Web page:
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Romancing the Shadow: Illuminating the Dark Side of the Soul
     

Romancing the Shadow: Illuminating the Dark Side of the Soul

by Connie Zweig, Steve Wolf
 

"One does not become enlightened by imagining figures of light but by making the darkness conscious."
--C. G Jung

Within each woman and man, the dim cavern of the unconscious holds our forbidden feelings, secret wishes, and creative urges. Over time, these "dark" forces take on a life of their own, forming an intuitively recognizable

Overview

"One does not become enlightened by imagining figures of light but by making the darkness conscious."
--C. G Jung

Within each woman and man, the dim cavern of the unconscious holds our forbidden feelings, secret wishes, and creative urges. Over time, these "dark" forces take on a life of their own, forming an intuitively recognizable figure--the shadow. A recurring theme in literature and legend, the shadow is like an invisible twin, a stranger that is us, yet is not us. When it acts out in the public domain, we witness our leaders, like hero-villains, fall from grace in scandal. Closer to home, we may feel overcome with rage, obsession, and shame or succumb to self-destructive lies, addiction, or depression. These appearances of the shadow introduce us to the Other, a powerful force that defies our efforts to tame and control it.

Steve Wolf, Ph.D., and Connie Zweig, Ph.D., innovators in the use of shadow-work in psychotherapy, have helped hundreds of clients in their encounters with the dark side. Seeing it--meeting the shadow--is a first step. Learning to live with it--romancing the shadow--is a life-long challenge. It means reading the messages encoded in the events of daily life in such a way that we gain consciousness, substance, and soul. In fact, shadow-work is soul work.

With shadow-work, we cultivate a deeper self-knowledge and authenticity. When we identify family shadow patterns, we move toward cultivating family soul. When we untangle romantic projections, we begin to build the soul of a relationship. When we face descent at midlife and meet the underworld shadow, we reclaim the unlived life of the soul. And when we retrieveour lost vitality and creative fertility--the gold in the dark side--we nurture the hungry soul.

The authors weave together the rich perspectives of Carl Jung and James Hillman, timeless Greek myths, and universal archetypal images with insightful contemporary stories from their clients' lives. They show that the shadow is not an error or a flaw; it is part of the natural order of who we are. And it is not a problem to be solved; it is a mystery to be faced. It has the power to connect us to the depths of our own imaginations.

This book, breathtaking in scope and eloquent in style, is a landmark investigation of the personal and archetypal dimensions of the soul's hidden face--the shadow.

Editorial Reviews

Publishers Weekly - Publisher's Weekly
Replacing murky psychological language with easily understood stories and characters, Jungian psychotherapists Wolf and Zweig (Meeting the Shadow) offer a plethora of myth-based modern parables for reconnecting with our "dark" sides. In this version of Jung's theory of archetypes, "banished" aspects of individuals or families"anything that is forbidden, shamed, or taboo"comprise a "shadow" self that is inaccessible to the "persona" or mask-like public face we wear among others. The result can be a host of problems whose causes seem diffuse, such as addiction, depression or abuse. The authors assert that by "romancing" or bringing the shadow into the light of consciousness by identifying and giving voice to its demands, the true "third body" of intimate relationships and authentic "family soul" can replace false selves. A recurring metaphor is of King Arthur's round table. In chapters such as "Looking for the Beloved: Dating as Shadow Work" and "The Shadow at Work: The Search for Soul on the Job," real-life cases of people in common situations, such as having sex with one's ex- or enduring grinding boredom at work, are analyzed in terms of which mythic character (from a wide variety of world literatures) sits at the head of one's own round table, inappropriately controlling one's actions and reactions. Everything from keeping a journal to tracking physical sensations, the authors assert, can aid in the "shadow work" of identifying and integrating such voices into an authentic self. (Sept.)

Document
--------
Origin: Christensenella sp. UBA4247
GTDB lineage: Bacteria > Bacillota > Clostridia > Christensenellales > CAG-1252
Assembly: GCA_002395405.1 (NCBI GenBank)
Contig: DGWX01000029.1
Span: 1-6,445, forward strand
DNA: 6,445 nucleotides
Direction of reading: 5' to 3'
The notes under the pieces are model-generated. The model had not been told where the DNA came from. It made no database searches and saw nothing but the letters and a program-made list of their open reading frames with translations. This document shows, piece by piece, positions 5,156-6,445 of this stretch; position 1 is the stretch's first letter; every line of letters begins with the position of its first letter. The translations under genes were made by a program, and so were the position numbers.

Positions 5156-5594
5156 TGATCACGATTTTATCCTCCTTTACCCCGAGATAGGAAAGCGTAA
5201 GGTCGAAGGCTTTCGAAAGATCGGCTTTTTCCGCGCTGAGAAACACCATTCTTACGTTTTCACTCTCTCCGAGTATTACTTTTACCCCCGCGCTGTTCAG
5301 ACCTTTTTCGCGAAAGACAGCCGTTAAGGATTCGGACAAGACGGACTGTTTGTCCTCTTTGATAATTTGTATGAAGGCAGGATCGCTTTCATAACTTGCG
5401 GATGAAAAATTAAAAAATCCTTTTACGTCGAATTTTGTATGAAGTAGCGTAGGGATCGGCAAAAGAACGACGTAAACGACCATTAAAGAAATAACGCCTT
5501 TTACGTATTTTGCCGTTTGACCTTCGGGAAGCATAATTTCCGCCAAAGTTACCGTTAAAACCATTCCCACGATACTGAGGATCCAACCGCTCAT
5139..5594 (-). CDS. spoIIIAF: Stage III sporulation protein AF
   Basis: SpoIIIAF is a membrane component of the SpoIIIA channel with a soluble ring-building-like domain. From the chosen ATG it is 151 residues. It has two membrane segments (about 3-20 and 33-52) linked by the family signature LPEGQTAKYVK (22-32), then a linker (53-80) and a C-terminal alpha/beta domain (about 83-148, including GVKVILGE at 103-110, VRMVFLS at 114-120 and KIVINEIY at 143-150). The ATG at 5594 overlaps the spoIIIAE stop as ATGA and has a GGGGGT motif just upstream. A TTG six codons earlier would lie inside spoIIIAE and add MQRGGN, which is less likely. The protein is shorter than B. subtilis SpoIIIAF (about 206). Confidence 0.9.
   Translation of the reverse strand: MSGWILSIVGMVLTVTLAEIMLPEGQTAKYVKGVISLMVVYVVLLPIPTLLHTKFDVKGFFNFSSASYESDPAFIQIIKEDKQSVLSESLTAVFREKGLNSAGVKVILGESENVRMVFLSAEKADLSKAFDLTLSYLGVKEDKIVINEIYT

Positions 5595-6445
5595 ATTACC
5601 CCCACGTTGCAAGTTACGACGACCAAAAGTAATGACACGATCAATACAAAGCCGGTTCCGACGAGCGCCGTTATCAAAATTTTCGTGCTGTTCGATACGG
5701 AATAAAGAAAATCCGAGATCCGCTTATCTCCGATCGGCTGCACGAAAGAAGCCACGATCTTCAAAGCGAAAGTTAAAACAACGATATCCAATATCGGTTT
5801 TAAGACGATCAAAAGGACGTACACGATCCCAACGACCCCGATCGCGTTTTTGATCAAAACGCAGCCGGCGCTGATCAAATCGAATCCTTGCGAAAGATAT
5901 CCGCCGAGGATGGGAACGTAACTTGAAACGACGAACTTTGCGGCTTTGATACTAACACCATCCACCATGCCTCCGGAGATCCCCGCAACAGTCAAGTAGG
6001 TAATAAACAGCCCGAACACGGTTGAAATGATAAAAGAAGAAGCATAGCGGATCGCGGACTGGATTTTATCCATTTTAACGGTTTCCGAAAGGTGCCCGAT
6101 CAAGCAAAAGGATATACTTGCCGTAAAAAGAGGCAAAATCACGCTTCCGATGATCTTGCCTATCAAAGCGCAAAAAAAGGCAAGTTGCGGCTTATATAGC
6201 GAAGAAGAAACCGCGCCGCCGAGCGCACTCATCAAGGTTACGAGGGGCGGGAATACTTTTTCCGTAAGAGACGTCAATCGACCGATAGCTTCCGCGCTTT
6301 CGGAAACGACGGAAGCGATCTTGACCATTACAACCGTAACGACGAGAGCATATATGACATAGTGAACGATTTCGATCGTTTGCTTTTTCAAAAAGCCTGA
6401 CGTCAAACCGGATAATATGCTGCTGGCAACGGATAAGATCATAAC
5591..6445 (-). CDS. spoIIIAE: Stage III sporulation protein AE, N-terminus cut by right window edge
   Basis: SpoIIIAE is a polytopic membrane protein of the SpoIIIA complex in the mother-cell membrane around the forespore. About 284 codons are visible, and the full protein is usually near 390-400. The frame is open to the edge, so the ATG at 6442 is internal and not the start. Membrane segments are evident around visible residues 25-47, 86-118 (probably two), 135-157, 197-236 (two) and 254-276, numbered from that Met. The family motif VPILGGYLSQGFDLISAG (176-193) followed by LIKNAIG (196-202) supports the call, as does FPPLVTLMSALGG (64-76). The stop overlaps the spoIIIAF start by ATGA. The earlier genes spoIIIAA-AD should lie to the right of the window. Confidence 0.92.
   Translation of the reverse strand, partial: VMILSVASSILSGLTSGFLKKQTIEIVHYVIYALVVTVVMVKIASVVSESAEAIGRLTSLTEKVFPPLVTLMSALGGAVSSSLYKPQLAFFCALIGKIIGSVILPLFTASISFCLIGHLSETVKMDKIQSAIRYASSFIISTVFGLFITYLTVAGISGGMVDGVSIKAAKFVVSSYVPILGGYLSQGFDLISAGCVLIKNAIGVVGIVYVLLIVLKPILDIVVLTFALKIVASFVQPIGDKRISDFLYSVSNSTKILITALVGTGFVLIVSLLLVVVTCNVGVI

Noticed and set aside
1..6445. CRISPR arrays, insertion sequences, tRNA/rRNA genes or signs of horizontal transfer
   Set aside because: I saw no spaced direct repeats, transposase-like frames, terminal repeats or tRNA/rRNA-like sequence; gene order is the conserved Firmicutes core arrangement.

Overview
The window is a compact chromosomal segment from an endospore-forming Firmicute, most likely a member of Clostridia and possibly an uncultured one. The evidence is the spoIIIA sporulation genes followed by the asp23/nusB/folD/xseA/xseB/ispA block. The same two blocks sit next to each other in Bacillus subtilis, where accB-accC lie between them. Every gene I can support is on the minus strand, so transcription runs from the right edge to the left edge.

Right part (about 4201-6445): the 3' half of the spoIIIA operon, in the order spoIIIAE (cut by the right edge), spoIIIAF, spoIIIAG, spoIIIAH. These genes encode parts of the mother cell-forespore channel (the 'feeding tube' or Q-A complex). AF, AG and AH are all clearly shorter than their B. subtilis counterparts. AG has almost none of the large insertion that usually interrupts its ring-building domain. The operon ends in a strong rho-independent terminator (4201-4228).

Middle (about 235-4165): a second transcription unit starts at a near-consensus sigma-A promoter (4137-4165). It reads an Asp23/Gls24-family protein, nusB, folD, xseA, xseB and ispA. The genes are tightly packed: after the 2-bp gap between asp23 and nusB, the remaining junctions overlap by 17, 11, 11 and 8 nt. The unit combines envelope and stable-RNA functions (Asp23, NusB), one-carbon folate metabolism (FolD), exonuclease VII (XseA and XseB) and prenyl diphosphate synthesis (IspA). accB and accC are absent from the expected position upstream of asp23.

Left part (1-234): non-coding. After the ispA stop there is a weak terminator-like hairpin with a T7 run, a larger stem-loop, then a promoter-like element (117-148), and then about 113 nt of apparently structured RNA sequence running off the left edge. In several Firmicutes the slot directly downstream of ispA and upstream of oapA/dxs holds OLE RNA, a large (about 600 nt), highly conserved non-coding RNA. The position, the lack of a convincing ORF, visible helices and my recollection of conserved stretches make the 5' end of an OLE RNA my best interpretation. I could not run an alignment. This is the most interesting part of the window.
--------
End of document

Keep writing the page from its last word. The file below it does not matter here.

Product Details

ISBN-13:
9780345417398
Publisher:
Random House Publishing Group
Publication date:
08/26/1997
Edition description:
1 ED
Pages:
384
Product dimensions:
6.50(w) x 9.59(h) x 1.25(d)

Meet the Author

Connie Zweig, Ph.D., is a Jungian psychotherapist who specializes in shadow-work, as well as creative and spiritual issues. The former executive editor of J. P. Tarcher, Inc., she has written for Esquire, Omni, the Los Angeles Times, the Christian Science Monitor, Psychology Today, and Spring: A Journal of Archetype and Culture. She is coeditor of the bestselling collected volume Meeting the Shadow: The Hidden Power of the Dark Side of Human Nature and founder of The Institute for Shadow-work and Spiritual Psychology in the Los Angeles area.

Steve Wolf, Ph.D., a clinical psychologist, developed shadow-work as an integration of twenty-five years of experience with psychology, mysticism, martial arts, and storytelling. He has held trainings in corporations, schools, and prisons and offers ongoing workshops and individual and couples psychotherapy. He lives with his wife and son and maintains his therapy practice in Los Angeles.

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